Updated: October 9, 2023
If you think about how hard it is for you to keep track of all of your digital information, including everything found on your cloud account and other websites, electronic devices, thumb drives, and external hard drives, imagine how hard it would be for someone else to do it. This information is just as much a part of your estate as physical and financial assets, and you will need explicit instructions for your executor and family on how to get into your digital world after your death.
There are three main categories of digital property: personal digital property, personal digital property with monetary value, and digital business property.
Personal Digital Property
Personal Digital Property with Monetary Value
Digital Business Property
Think about all the other electronic devices we have that store, stream, or allow us to manipulate digital information and the information on them.
Whether this is the devices listed above or your smart home device, television, Blu-ray or DVD, cable box, or watch, it is a lot to keep track of.
These devices could hold:
This is just a partial list of all the things you can do with your electronic devices for personal and business use.
If you own a business, most of your information and activities will be digital, and probably more complex. Your business is probably aided by legal and financial experts who could help you plan for its transfer after your death.
In this day and age, most people have digital information stored in numerous places, such as thumb drives, computers, or in the cloud or other online storage accounts. However, digitally stored information may only be the tip of the iceberg when it comes to your digital footprint.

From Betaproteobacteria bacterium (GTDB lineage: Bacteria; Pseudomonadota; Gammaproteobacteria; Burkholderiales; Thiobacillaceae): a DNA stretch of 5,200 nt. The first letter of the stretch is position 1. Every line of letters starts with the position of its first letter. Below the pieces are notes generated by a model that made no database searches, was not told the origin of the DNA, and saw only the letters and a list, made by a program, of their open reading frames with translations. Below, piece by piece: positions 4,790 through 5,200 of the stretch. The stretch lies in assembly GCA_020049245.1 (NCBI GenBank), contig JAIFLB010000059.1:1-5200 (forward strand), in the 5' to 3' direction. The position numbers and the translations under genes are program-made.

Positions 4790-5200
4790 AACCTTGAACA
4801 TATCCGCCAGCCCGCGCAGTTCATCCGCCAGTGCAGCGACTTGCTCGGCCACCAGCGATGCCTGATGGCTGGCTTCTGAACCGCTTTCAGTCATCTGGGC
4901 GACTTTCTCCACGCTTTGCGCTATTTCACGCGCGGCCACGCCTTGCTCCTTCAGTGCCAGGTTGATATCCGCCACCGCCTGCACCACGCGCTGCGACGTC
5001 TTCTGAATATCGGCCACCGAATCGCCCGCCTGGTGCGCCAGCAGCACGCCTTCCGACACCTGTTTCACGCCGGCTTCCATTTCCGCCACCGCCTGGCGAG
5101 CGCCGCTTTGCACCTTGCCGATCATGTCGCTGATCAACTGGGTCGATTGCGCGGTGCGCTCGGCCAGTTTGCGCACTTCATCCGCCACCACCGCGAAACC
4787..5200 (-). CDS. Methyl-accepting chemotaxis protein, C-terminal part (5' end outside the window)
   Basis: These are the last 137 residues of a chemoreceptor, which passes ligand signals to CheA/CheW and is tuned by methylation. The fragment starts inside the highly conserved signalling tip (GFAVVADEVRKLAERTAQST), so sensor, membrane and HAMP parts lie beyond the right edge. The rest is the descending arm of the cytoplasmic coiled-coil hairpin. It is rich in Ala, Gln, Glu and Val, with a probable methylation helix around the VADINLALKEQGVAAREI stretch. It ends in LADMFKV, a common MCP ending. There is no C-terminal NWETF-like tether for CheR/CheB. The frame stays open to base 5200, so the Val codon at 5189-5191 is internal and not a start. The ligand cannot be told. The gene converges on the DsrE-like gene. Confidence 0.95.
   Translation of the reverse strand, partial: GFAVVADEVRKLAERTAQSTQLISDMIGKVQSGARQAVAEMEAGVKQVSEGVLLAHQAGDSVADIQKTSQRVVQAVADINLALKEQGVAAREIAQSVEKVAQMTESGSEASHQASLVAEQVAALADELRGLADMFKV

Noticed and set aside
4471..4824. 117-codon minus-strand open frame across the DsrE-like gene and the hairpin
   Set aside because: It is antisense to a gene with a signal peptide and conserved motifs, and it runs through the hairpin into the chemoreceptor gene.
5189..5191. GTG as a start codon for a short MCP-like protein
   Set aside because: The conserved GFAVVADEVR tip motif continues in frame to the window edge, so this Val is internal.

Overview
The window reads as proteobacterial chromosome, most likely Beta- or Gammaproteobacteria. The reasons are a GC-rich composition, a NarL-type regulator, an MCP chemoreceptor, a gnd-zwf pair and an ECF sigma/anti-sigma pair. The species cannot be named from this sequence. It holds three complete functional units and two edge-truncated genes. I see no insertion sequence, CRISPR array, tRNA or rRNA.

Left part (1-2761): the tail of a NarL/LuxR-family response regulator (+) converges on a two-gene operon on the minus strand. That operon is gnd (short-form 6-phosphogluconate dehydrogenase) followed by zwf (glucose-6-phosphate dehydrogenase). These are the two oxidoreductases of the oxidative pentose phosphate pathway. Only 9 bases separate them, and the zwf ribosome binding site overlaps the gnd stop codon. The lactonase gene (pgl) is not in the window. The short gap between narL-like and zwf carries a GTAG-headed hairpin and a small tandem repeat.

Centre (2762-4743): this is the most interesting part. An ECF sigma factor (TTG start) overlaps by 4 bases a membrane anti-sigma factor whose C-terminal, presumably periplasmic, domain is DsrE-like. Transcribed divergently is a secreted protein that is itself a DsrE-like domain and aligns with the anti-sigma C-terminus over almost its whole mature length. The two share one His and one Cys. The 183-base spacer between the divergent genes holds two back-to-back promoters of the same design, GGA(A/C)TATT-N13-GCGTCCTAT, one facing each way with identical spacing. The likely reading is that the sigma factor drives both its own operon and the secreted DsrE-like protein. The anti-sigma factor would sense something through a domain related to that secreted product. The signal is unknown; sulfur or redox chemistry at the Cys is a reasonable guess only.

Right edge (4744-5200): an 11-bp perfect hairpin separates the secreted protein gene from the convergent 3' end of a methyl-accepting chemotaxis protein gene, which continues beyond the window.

Most people have an online presence, be it email, Twitter, LinkedIn, or any of a list of websites you use on a regular basis, online groups you are part of, streaming services you use, etc. that is much longer than we would expect and may include:
Your internet presence that needs to be dealt with upon your death may be enormous. Many of these websites you visit or online services you use on a regular basis have your user history, personal information, and/or credit card information.
Since each may have a different domain name, username, and password, it can be an overwhelming process if your Power of Attorney, agent, executor, trustee, family, business partner, or beneficiaries/heirs have to manage your digital estate.
If they must, as it is with most of your digital footprint, it will be up to them to contact each individual server to convert or discontinue any accounts. This can be a difficult and sometimes impossible task, depending on federal law and the laws of your state.
This can be a very long process for them and the longer your accounts remain active after your death without being used, the risk of identity theft, credit card fraud, and other related problems increases. Your surviving family may be responsible for any consequences of this.
You can save lots of time, effort, and perhaps money by listing every website you have an account with including what services you use and the relevant domain names, usernames, and passwords so they can deal with these sites as soon as possible.
Other options include leaving them with your attorney or storing them in a locked file cabinet, home safe, or safe deposit box.
Less secure, but easier to use, is a browser based program such as Chrome Passwords.
Once you provide the login information to access digital information, there are a few other obstacles to settling your digital affairs, although it is a legal gray area for them to be logging on with your username and password.